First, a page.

Let’s clarify this a little. Jump down to verse 18-20. God’s wrath is “againstall ungodliness an unrighteousness”. That means that God’s wrath isn’t just against Hitler, suicide bombers, serial killers, rapists, and child molesters. All means all, so, God’s wrath is against idolators, people who deny God, blasphemers who use the holy name of God their Creator as a curse word, haven’t kept a sabbath or given any time to God, have disobeyed their parents, have been unjustifiably angry and murdered in their heart, have stolen anything ever, liars, and coveters (desiring things that don’t belong to you). Any and all sin is enough to justify the wrath of a perfectly holy God. 
“Whosoever committeth sin transgresseth also the law: for sin is the transgression of the law.”-1 John 3:4
“For whosoever shall keep the whole law, and yet offend in one point, he is guilty of all.”
-James 2:10
The guilt is worsened by the fact that the knowledge of God is made known within us and that God Himself has shown us Himself (vs. 19). And yet as in verse 18 we literally hold down this truth, we ignore and deny it’s very existence. And verse 20 makes our situation worser still, in that the very creation, the fact that there is an earth, a universe, people, is proof enough that there is a Creator. Spontaneous regeneration is impossible, something never comes from nothing. An effect must have a cause. And the entire universe is winding down, indicating that there is an end to it, which implies there must be a beginning. God has not hidden the fact of His existence, nor has He kept men from knowing Him.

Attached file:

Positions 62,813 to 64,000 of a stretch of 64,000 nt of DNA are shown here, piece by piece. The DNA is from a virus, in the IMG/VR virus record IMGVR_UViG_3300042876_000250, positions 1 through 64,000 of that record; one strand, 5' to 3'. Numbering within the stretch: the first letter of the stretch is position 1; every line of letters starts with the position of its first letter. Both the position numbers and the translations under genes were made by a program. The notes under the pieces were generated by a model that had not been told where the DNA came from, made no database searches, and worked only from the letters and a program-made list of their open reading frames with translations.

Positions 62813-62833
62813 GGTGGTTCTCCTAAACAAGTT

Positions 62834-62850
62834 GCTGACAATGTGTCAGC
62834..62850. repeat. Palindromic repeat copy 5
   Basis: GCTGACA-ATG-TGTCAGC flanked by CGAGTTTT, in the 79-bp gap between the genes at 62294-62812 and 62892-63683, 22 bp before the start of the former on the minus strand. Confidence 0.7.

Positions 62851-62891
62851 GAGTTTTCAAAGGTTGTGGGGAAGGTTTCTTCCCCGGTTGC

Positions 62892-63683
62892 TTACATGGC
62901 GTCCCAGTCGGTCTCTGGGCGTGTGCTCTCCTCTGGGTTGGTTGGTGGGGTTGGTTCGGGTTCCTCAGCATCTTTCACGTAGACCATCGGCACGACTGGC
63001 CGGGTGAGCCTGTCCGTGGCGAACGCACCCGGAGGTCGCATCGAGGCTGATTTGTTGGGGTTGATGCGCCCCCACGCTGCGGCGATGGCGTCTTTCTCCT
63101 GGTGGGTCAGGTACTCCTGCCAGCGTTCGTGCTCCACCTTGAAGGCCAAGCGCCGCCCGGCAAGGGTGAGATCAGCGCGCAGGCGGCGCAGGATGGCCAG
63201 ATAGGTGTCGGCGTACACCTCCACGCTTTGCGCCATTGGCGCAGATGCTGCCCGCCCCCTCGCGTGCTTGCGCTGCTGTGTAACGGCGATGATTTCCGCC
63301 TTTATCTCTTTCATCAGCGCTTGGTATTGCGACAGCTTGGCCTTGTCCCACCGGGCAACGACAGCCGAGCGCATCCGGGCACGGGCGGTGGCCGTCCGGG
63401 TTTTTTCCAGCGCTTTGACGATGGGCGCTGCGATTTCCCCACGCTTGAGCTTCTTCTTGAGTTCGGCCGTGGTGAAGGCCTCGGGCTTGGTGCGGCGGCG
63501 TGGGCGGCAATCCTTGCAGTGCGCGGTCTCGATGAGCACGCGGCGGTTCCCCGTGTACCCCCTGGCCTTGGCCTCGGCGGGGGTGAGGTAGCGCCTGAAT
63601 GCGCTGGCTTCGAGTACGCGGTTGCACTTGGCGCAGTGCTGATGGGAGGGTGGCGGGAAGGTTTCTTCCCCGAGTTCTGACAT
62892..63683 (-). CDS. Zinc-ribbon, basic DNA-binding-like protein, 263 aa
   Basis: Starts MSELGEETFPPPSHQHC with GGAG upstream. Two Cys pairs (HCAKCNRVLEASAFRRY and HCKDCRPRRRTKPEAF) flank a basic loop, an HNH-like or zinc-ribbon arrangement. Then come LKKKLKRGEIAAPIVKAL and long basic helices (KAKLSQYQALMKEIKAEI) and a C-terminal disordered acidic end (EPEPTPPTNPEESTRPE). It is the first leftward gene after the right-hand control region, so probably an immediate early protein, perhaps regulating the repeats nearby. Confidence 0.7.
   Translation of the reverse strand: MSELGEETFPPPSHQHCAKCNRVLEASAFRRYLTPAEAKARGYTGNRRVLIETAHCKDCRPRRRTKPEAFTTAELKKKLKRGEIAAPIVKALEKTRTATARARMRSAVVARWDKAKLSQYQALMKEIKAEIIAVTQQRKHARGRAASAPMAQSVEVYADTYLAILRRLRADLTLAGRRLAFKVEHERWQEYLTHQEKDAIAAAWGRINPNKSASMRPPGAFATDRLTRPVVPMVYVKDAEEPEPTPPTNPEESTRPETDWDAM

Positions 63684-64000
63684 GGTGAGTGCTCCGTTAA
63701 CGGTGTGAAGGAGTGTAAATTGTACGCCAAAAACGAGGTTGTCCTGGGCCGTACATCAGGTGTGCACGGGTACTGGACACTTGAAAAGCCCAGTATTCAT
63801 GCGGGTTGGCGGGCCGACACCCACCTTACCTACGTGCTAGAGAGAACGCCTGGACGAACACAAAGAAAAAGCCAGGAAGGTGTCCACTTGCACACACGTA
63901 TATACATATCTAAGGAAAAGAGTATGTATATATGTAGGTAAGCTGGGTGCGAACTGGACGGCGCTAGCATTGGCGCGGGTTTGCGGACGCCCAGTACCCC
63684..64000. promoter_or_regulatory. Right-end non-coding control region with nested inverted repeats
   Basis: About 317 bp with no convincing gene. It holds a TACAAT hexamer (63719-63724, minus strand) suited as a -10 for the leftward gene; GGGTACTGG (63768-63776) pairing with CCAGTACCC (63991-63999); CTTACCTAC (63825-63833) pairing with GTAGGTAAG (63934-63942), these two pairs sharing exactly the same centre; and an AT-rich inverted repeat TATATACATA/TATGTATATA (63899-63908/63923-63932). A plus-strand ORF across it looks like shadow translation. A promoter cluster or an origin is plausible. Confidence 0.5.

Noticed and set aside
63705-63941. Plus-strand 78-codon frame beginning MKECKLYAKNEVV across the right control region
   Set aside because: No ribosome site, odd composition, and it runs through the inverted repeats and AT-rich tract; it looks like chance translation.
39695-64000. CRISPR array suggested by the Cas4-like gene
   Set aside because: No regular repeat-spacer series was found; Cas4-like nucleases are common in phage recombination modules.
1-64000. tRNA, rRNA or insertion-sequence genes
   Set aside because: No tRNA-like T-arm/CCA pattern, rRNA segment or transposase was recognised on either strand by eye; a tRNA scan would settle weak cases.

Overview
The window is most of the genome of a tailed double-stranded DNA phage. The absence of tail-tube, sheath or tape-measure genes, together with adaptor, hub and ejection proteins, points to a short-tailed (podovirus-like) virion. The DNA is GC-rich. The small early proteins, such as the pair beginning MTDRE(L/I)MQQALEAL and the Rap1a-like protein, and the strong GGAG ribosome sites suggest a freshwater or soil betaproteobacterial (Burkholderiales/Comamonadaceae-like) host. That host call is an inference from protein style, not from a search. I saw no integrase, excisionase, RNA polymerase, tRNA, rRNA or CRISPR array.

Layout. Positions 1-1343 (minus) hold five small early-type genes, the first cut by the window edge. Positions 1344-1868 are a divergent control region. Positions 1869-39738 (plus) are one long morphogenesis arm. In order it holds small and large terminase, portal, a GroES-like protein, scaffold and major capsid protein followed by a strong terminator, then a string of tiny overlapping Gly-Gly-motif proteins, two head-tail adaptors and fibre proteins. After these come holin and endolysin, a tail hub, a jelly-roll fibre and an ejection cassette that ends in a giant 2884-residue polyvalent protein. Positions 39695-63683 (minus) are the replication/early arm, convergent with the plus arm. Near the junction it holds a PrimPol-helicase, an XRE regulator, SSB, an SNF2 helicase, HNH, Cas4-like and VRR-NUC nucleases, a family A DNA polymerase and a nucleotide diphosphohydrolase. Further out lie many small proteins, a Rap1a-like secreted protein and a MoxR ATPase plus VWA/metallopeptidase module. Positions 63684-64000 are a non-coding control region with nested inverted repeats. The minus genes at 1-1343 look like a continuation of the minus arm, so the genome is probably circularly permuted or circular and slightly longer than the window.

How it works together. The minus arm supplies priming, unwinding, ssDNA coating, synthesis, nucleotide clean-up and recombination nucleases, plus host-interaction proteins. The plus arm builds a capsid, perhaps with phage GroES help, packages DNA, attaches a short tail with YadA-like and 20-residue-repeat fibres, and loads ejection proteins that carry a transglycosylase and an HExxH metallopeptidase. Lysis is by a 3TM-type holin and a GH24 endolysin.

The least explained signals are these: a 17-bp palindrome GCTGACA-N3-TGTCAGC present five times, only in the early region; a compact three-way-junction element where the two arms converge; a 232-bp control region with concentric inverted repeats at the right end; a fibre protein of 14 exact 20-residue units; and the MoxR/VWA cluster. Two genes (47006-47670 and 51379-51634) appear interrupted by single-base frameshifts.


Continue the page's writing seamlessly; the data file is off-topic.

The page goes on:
“The heavens declare the glory of God; and the firmament sheweth his handywork. 
Day unto day uttereth speech, and night unto night sheweth knowledge.
There is no speech nor language, where their voice is not heard.
Their line is gone out through all the earth, and their words to the end of the world. In them hath he set a tabernacle for the sun, 
Which is as a bridegroom coming out of his chamber, and rejoiceth as a strong man to run a race.
His going forth is from the end of the heaven, and his circuit unto the ends of it: and there is nothing hid from the heat thereof.
The law of the LORD is perfect, converting the soul: the testimony of the LORD is sure, making wise the simple.
The statutes of the LORD are right, rejoicing the heart: the commandment of the LORD is pure, enlightening the eyes.
The fear of the LORD is clean, enduring for ever: the judgments of the LORD are true and righteous altogether.